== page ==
Jenna Lee

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  • Fox Echoes Trump’s Attacks On Tax March: “The Election Is Over!”

    Trump Apologists Cannot Understand Why Protests Aimed At Trump’s Tax Returns Would Coincide With Tax Day

    Blog ››› ››› ALEX MORASH

    Fox News echoed the insults and attacks President Donald Trump leveled against tens of thousands of Americans that took part in over 180 rallies and events in 48 states over the weekend in protest of the president’s refusal to disclose his tax returns.

    On April 15, the day that federal tax returns are typically due to be filed, organizers in Washington, D.C. and across the country led Tax March demonstrations in protest of Trump’s refusal to release his tax returns to the public. Trump attacked the protestors in a series of tweets the following day, complaining that his “tax returns are being brought up again,” diminishing the nationwide demonstrations as “small organized rallies,” and suggesting that demonstrators were paid to oppose him. Trump concluded by exclaiming “the election is over!”

    Taking their cue from Trump, Fox News media personalities proceeded to blast the Tax March. On the April 17 edition of Happening Now, co-host Jenna Lee questioned “the timing of this” and wondered if the protests were a distraction given “everything that’s going on in the world.” Guest Adam Goodman, a Republican strategist, agreed with her assessment adding that “for many, as I think you can now see, the campaign isn’t over, it’s never over.”

    The April 17 edition of Fox’s Outnumbered led its segment bashing the protesters by displaying Trump’s tweet calling for the protestors to be “looked into” and co-host Meghan McCain deflected criticism of Trump’s unprecedented refusal to disclose his tax information because he was not legally required to release it. Guest Guy Benson, political editor of Townhall, complained that the Tax March and other protests against Trump’s presidency made him feel “fatigue,” and wondered “why this issue, why a giant protest now?” Later that evening, on Fox Business’ Kennedy, host Lisa Kennedy Montgomery piled on the criticism, calling the protesters “a collection of free wheeling leftists” who are “bored” with the Trump administration and disgruntled Clinton supporters who have not gotten over the election.

    Fox continued to mock the protesters and playdown the importance of Trump releasing his tax returns into the following day. On the April 18 edition of Fox & Friends, Fox contributor and the Trump campaign’s deputy campaign manager, David Bossie, falsely claimed “the American people don’t care” if Trump discloses his tax returns and that the marchers were “paid professional protesters.” Later that morning, on Fox Business’ Varney & Co., Fox News senior judicial analyst Andrew Napolitano acknowledged Trump’s taxes were an important issue during the campaign but reiterated Trump’s talking point that “the campaign is over” and “this is no longer relevant.” Host Stuart Varney, however, admitted that the tax returns might reveal Trump could make “enormous” gains from the tax cuts he campaigned on.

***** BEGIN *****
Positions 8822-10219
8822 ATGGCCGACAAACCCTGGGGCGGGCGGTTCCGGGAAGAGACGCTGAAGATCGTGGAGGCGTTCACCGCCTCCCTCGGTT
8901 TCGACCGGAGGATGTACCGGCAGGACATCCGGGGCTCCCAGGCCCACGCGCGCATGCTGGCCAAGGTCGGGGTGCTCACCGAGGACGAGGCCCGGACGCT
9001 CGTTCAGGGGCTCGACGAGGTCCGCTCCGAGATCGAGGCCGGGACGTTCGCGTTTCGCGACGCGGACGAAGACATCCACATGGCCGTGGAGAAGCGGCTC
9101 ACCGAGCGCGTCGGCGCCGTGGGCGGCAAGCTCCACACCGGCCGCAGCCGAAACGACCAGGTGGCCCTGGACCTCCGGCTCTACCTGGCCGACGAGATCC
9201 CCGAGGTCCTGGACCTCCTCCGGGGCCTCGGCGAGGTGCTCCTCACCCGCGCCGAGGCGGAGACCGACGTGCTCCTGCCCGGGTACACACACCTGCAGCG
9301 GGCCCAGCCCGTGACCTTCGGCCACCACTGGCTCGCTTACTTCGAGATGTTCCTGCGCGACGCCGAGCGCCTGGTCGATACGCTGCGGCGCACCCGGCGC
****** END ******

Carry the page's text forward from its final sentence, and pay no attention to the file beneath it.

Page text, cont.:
While Trump’s devotees and apologists at Fox regurgitated his rhetoric, investigative reporter and tax specialist David Cay Johnston -- who had previously obtained a copy of Trump’s 2005 tax returns -- explained on the April 18 edition of MSNBC’s MSNBC Live that complete tax disclosure remains important in rooting out conflicts of interest and understanding how much Trump would benefit from his tax agenda:

    Fox News defended Trump hiding his tax returns throughout the 2016 election season and seems poised to continue. The network has repeatedly held Trump to a different standard than other presidents and politicians.

  • Media Can't Stop Pining For Another Trump Pivot

    ››› ››› JULIE ALDERMAN

    Media seized on President Donald Trump’s address to a joint session of Congress as an opportunity for him to “pivot” or “reset” his administration. This canard that he would at some point change course was repeated throughout the presidential campaign, yet any shifts that occurred were always short-lived.

  • Cable News Hosts Anti-Muslim Extremists To Defend Trump’s Muslim Ban

    ››› ››› DINA RADTKE

    Just a few days after President Donald Trump signed an executive order banning U.S. entry for refugees from seven Muslim-majority countries, CNN and Fox News both hosted anti-immigrant extremists or members of designated hate groups to discuss the president’s move, effectively legitimizing and normalizing these groups. Neither CNN nor Fox correctly labeled any of the guests as belonging to groups that pursue fiercely anti-Muslim, anti-refugee agendas.

  • Fox News’ Reaction To Trump’s Birtherism Was Predictably Terrible

    MSNBC And CNN Debunked Trump’s Lies, Explained How Trump Mainstreamed Birtherism, And Condemned His Manipulation Of The Press

    Blog ››› ››› CRISTINA LóPEZ G.

    Fox News championed Republican presidential candidate Donald Trump’s latest statement that he believes “President Obama was born in the U.S.” as “political media genius” while CNN and MSNBC noted that Trump’s latest statement follows years of mainstreaming racist birther conspiracy theories, debunked the candidate’s attempt to blame the birther lies on Hillary Clinton, and decried his manipulation of the press.

    After Donald Trump in a September 15 interview with The Washington Post “refused to say whether he believes Obama was born in Hawaii,” the Trump campaign released a falsehood-laden statement saying “Mr. Trump believes that President Obama was born in the United States,” and “was finally able to bring this ugly incident to its conclusion” in 2011.

    The next day Trump announced he’d deliver a “major statement” at his new Washington, D.C. hotel regarding whether he’d acknowledge Obama as an American. Reporters speculated that the Trump campaign’s strategy behind the much-anticipated September 16 event was to put to rest scrutiny about Trump’s years-long birther enthusiasm and to “remove the last vestiges of an issue Clinton campaign could attack on.”